But on the inside, I felt a sense of pride and awe wash over me. I also felt overwhelmed with emotion and gratitude at that moment. Because this moment signified to me that my parents see my business as my actual, legitimate career. And they were happy to support me in my career.
This moment meant so much to me because just a few years ago, in 2018, my parents were absolutely furious and disappointed in my career decisions. Just a few years ago, they called me ungrateful for choosing to leave law school despite all of the opportunities and resources I had access to, and that I was always half asking things and not fully committed to what I would do, and pointed out all of the moments in my childhood where I gave up on something.
They also couldn’t understand why I couldn’t just finish the degree first then figure it out from there.They even told me that I needed to be responsible for bringing back harmony into the household.
However, over the years, since 2018, my parents have seen me do a number of things.
For example, they saw me go get a full-time job as a research assistant and explored a career in research and academia. They eventually saw me apply for a PhD, and that was a decision that was purely done on my own accord.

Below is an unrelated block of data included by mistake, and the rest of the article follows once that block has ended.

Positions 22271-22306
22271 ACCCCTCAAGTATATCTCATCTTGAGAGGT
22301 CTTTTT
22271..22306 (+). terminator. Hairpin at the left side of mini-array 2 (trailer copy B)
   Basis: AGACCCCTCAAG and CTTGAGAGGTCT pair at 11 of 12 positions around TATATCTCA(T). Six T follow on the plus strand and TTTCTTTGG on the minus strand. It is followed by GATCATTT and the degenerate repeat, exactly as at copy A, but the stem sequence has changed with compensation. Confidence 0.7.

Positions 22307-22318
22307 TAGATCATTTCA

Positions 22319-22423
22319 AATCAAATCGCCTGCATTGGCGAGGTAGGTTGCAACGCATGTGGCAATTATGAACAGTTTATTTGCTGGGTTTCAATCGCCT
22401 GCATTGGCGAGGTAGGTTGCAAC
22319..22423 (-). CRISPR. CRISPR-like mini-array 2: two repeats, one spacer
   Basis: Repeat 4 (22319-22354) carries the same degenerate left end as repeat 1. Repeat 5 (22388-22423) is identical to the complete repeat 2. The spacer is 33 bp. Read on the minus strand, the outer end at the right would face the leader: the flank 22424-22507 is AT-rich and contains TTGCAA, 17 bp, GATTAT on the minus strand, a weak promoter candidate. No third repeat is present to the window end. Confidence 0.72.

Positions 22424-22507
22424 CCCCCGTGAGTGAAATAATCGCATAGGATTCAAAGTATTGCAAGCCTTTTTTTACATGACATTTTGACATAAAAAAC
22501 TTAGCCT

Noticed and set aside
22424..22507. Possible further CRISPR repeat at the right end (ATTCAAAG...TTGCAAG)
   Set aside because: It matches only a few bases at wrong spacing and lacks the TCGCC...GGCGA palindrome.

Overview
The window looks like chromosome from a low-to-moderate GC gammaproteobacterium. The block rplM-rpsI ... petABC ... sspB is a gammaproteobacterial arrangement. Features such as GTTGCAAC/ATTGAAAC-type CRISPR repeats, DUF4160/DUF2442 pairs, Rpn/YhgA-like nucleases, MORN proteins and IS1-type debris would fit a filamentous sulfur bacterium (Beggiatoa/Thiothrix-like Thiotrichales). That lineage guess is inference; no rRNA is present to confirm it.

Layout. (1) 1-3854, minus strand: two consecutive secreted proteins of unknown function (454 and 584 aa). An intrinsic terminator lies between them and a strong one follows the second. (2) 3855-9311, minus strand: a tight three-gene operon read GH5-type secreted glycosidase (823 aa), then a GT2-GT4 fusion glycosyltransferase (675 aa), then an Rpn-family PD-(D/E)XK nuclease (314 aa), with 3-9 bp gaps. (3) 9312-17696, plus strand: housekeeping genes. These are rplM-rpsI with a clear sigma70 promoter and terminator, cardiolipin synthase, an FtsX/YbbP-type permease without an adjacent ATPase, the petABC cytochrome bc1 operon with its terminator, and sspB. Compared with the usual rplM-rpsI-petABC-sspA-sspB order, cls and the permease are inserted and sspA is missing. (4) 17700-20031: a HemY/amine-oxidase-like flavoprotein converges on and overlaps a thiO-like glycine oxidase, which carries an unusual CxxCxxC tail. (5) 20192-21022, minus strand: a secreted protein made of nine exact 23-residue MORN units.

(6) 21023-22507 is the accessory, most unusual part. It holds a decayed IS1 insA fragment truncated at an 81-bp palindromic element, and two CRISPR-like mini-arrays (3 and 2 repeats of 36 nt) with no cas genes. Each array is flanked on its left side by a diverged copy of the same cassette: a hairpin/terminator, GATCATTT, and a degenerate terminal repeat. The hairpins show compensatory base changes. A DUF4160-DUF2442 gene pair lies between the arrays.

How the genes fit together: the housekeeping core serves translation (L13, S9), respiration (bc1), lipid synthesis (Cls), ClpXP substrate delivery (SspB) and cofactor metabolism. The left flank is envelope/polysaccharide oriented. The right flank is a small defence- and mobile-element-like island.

Second, they saw me stay committed to growing my coaching business, although they might not quite understand what I do, because they aren’t really users of social media themselves. But they’d still see me do my coaching calls with clients and they see me in deep thought as I create content or reflect on my clients.
Last year, my dad even asked me, do you just talk and make money on the Internet? And I remember just laughing and saying yes, kind of.
But all that to say, over the past few years, since quitting law school, my parents saw me put in the work, stay committed to what I say I’d do, and ultimately take full responsibility for my own decisions and career.
That’s why that simple thoughtful question of, “Do you need a new podcast mic or recording set?” That single sentence literally brought about a wave of feelings over me. It also made me really, really marinate on how I have been talking a lot about creating your own dream career, not the one your Asian parents expect of you.